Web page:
31. 31. COMPENSATION MODEL • This model was developed by BARUCH LEV and SCHWARTZ . • schwartz model also known as compensation model, which determines present value of future earnings of a person in an organisation. • It recognises human resource as wealth providing source of income and relies on measurement of such wealth as present value of future earnings.
  32. 32. Formula
  33. 33. There is a group of 200 skilled workers in sant valve ltd. In the age group of 20-29 . It is estimated that every employee will earn as per earning profile as under Calculate value of 200 employees by using schwartz model by assuming discount rate 10% and age 20.
  34. 34. • Each employee will earn as under as per earning profile: Rs. 8,000 per year for 1st 10 years. Rs. 10,000 per year for 2nd 10 years. Rs. 12,000 per year for 3rd 10 years. Rs. 16,000 per year for 4th 10 years. Calculate the present value: 8000 x 6.145(1-10)=49,160 10000 x 2.369(11-20)=23,690 12000 x .913(21-30)=10,956 16000 x .352(31-40)=5,632
  35. 35. • Value of each employee=89,438 • Value of 200 employees= 200 x 89,438 =1,78,87,600
  36. 36. Limitations • It ignores the possibility and probability of an individual leaving an organisation for reasons other than retirement and death. • The assumptions of schwartz that human beings will not make role changes during thier tenure in the organisation seems unrealistic. • it fails to accurately evaluate the group and the team work involved. • It ignores security, bargaining capacity, skill and experience which may affect the payment of more or low salaries.
  37. 37. • Subjectivity is likely to be there while determining future level of salaries even about determination of discount rate. • A value of human being to the organisation is not determined entirely by person inheritent qualities, traits and skills, but also by organisation role in which individual is placed
  38. 38. OGANS MODEL • Ogan was of the view that there are seven major determinants which can helpful in valuation of human resources.
  39. 39. MERITS • This model is suitable for service organisation. • It generates data that is amenable for use in an on going manner like performance evaluation system.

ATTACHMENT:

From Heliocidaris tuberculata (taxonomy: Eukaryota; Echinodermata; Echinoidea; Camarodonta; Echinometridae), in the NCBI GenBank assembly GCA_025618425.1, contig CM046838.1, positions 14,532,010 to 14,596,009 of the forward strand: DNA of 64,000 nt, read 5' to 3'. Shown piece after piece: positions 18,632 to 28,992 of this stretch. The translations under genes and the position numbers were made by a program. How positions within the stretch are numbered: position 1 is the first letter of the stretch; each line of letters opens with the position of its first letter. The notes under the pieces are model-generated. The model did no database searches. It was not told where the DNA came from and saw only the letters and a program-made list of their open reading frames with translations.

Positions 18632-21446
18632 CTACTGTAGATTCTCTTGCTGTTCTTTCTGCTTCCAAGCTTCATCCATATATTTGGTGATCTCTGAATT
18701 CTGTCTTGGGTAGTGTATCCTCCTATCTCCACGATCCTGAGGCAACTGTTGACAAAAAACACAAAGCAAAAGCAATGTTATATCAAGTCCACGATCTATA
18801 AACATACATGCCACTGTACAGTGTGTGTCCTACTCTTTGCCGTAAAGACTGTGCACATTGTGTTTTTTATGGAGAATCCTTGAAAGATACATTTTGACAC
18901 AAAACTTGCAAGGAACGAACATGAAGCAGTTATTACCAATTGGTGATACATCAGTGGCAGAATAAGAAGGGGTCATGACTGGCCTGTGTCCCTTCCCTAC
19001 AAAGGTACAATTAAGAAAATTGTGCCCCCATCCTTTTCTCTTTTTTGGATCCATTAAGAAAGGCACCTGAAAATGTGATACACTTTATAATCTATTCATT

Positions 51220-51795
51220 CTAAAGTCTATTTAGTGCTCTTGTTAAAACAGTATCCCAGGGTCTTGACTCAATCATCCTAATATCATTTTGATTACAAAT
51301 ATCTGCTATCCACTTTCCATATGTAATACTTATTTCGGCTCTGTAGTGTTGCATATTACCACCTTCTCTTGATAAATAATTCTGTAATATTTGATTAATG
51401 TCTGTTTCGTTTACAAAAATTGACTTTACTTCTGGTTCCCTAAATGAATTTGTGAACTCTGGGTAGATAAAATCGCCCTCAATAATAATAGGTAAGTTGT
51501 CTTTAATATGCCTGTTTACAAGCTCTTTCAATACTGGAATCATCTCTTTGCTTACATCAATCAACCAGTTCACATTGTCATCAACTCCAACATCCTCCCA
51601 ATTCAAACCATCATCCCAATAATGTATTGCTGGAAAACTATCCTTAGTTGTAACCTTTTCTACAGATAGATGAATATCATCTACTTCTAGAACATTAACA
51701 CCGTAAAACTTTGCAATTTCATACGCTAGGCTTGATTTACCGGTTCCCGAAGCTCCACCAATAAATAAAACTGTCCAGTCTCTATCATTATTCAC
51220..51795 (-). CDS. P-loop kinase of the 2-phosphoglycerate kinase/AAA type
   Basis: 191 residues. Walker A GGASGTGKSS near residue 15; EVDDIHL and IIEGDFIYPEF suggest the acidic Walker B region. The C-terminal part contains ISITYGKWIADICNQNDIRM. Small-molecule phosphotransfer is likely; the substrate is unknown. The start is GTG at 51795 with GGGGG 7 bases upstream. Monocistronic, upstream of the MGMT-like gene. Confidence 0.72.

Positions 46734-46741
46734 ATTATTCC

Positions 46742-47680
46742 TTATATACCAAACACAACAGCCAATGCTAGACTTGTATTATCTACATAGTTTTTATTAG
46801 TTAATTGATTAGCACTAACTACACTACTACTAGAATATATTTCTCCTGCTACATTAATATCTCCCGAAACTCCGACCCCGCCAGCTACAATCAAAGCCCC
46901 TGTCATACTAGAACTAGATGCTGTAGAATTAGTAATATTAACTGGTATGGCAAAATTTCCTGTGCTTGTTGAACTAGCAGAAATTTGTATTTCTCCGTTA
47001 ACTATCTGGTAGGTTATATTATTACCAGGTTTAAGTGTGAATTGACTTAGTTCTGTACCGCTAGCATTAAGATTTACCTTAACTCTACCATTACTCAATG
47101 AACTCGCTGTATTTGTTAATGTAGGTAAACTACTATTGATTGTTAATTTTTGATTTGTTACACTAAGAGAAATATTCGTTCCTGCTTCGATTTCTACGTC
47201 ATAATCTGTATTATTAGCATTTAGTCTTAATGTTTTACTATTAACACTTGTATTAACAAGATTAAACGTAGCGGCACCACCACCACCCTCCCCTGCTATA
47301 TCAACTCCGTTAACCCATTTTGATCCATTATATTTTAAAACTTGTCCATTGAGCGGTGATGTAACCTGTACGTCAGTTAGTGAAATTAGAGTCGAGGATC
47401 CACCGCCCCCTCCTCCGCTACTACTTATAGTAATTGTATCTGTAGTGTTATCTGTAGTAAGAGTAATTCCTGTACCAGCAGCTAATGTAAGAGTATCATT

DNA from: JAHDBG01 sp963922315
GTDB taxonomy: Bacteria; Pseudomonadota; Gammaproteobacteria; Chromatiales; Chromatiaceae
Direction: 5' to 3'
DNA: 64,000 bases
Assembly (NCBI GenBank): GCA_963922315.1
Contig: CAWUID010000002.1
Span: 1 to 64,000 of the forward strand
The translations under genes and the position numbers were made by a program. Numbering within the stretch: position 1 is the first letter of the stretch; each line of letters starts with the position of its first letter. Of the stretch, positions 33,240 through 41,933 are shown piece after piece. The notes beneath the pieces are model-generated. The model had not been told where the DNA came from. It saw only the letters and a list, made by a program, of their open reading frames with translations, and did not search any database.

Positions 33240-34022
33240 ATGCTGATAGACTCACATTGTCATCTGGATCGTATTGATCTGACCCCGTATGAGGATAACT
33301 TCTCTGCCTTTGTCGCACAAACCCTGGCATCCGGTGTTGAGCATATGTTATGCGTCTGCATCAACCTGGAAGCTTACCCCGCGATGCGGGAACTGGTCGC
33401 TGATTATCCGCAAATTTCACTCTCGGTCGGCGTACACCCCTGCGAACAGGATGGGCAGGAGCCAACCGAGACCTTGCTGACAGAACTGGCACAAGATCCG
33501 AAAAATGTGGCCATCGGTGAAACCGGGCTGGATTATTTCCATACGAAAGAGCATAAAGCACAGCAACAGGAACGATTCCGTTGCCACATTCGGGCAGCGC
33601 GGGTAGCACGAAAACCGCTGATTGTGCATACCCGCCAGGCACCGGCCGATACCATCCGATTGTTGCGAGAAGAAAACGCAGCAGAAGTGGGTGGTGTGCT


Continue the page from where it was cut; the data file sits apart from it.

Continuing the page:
40. 40. DEMERITS • Total value of individual is not considered. • Model is limited for use in professional service organisation. • The model does not concern itself with the value of complement of standard work index.
  41. 41. JAGGI AND LAU’S MODEL • JAGGI and LAU have proposed the model which is based on groups rather than individuals. • It is based on homogeneous groups • A markov chain representation is used. • Duration of employment is taken into consideration. • Promotion paths are taken into consideration. • Multiple probabilities of further changes are taken in to consideration.
  42. 42. Duration of service of a group is=20 years (250 days, @ 8 hours per day)working hours 40,000 hours/worker/a year chargeable rate per hour) For worker Rs. 10 per hour For supervisor Rs. 15 per hour For manager Rs.25 per hour For general manager Rs. 30 per hour after 20 years, current position of the group is predicted as follows: RANKS NUMBERS Workers 70 Supervisors 20 Managers 8 General managers 2
  43. 43. Calculate the value per employee by assuming probability and path/routes and assuming that there will be 4 stages as under: STAGES YEAR 1 0-5 1ST Five years 2 6-10 2nd Five years 3 11-15 3rd Five years 4 16-20 4th Five years After every 5 years., every worker becomes eligible for promotion. Promotion path / routes along with probability are as under:
  44. 44. W = Worker S=Supervisor M=Manager G.M. = General Manager
  45. 45. MERITS • Time saving and economical model • Model motivates the total group as a whole. • Less chances of feeling of jealously among employees. • Easily acceptable by the trade unions. • Valuation of all employees is done. • In this model only multiple probability are taken in to account for valuation purposes.
  46. 46. DEMERITS • Difficult to understand by illiterate working class. • All workers are given equal attention. • Predicting further is difficult task. • Subjectivity is likely to be there. • Lack of reliable data.
  47. 47. REASONS OF SLOW PROGRESS OF HRA IN INDIA AT MACRO LEVEL • No legal binding and backing. • Lack of initiative in private sector. • India is trend follower and not trend setter • Lack of initiation from professional institutes. • No contribution from universities • Family denominations in private sector.
  48. 48. AT MICRO LEVEL TO ENTREPRENEURS • Lack of computer technology. • Costs are more than the benefits. • Fear of bargaining by trade unions. TO INVESTORS • Lack of awareness among investors. • No standard model. • Difficulty in comparison.
  49. 49. TO WORKERS • Workers are liabilities not assets. • High labour turnover. • Illiteracy among the working class.
  50. 50. THANKYOU